Banks and financial institutions continually face threats from cybercriminals attempting to exploit weaknesses in their digital systems. According to the
2022 Verizon Data Breach Investigations Report, 26% of incidents in the financial sector are caused by malicious insiders, 56% by negligent insiders,
and 18% by compromised insiders, emphasising the alarming frequency of insider threats. With cyberattacks on the banking industry estimated to cost
$5.97 million per breach on average, the sector must prioritise cybersecurity measures to defend against external and insider threats.
Thankfully, there are several tactics that banks can employ to strengthen their protection, such as staff education, security information and event management (SIEM), and proactive steps to reduce the likelihood of security breaches. In particular, multi-factor
authentication (MFA) can play a crucial role in fighting cyber risks in the banking sector. Let’s examine different MFA methods, their importance in attaining a zero-trust posture, and the advantages they provide to both banking clients and staff.
What is Multi-Factor Authentication?
MFA is an essential security tool for banks, protecting confidential data and preventing unauthorised account entry. The widespread occurrence of insider threats and stolen credentials highlights the urgent need for organisations to implement more robust
MFA requires a number of verification methods which can counter external and internal dangers. As a result, it makes it harder for threat actors to gain unauthorised access to accounts, even if they acquire a user's password or other login information. The
MFA methods can include:
● SMS-based authentication — a one-time code sent to the user’s mobile device
● Hardware tokens — USB keys or smart cards
● Software tokens — smartphone apps generating a one-time code
● Biometric authentication — unique physical characteristics like fingerprints or facial recognition
Achieving a Zero-Trust Posture with MFA
Zero Trust Architecture (ZTA) is a security framework that assumes no user, device, or network is trustworthy. Instead, users must continuously validate their identities and permissions before granting access to resources. This method reduces the risk of
unauthorised access and assists in preventing data breaches.
MFA is critical for achieving a zero-trust posture - by requiring multiple forms of authentication, MFA ensures that only legitimately-authorised users can access sensitive data, even if their credentials are compromised. The diverse MFA methods make this
Advantages of MFA for Banks
MFA plays a crucial role in safeguarding customer financial data and avoiding fraud. This additional security layer is vital in the banking sector, where the stakes are high, and the consequences of breaches can be potentially disastrous.
It’s also essential for banks to apply MFA to employees who have access to sensitive data and systems. It helps prevent unauthorised access, lower the risk of insider threats, and minimise the damage caused by phishing attacks or other social engineering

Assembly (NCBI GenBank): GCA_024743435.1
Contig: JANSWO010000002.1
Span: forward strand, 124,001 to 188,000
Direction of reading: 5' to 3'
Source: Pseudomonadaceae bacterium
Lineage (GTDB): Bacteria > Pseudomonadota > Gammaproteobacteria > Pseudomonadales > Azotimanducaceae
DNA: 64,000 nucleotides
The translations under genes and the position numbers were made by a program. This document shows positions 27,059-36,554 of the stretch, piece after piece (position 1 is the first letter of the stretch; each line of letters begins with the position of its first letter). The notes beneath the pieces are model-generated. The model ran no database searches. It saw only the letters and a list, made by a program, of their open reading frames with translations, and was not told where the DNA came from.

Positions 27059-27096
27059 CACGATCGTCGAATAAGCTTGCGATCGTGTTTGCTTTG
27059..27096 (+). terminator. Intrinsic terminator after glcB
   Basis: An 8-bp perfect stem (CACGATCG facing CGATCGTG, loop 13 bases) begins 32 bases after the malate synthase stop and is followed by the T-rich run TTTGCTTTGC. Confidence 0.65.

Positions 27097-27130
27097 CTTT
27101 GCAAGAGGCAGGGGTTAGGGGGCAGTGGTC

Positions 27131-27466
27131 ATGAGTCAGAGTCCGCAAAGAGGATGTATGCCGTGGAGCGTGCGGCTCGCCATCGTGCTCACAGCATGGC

Regulatory authorities like the Federal Financial Institutions Examination Council (FFIEC) and the European Banking Authority (EBA) now mandate or strongly advise MFA for financial institutions. This way, banks can adhere to regulations and avert potential
fines or penalties.
MFA Implementation Best Practices
To start, banks should assess available MFA methods and select the most suitable option that meets their requirements and regulatory compliance. When choosing an MFA solution, it’s worth considering factors such as ease of use, cost, and security level.
MFA is only effective if users know how to use it properly, therefore, banks should offer customers and employees clear instructions, training, and information on MFA benefits. They should also emphasise the importance of MFA as a crucial security component
in protecting the organisation.
It’s not a matter of ticking the box once either - banks should consistently review and update MFA policies to ensure effectiveness against emerging threats and technological advancements. Regular monitoring enables banks to assess the strength of their
MFA policies and make any necessary adjustments. It also allows them to identify potential weaknesses or areas requiring additional training. For example, banks might need to add new authentication factors, update software tokens, or upgrade to more secure
hardware. With the rise of AI, this is also something to consider as soon as possible.
Securing banks with MFA
Multi-factor authentication is a crucial tool for addressing cyber threats in the banking sector. Not only does it help prevent unauthorised account access and protect sensitive data, but it also ensures compliance with industry regulations. In addition,
incorporating MFA activity data into a SIEM system and utilising user and entity behaviour analytics (UEBA) can help establish a baseline of normal employee behaviour and help detect abnormal and potentially harmful activities.
As banks face increasingly sophisticated cyberattacks, implementing MFA and a comprehensive security strategy, including zero trust, is vital for maintaining the safety and trust of customers and employees.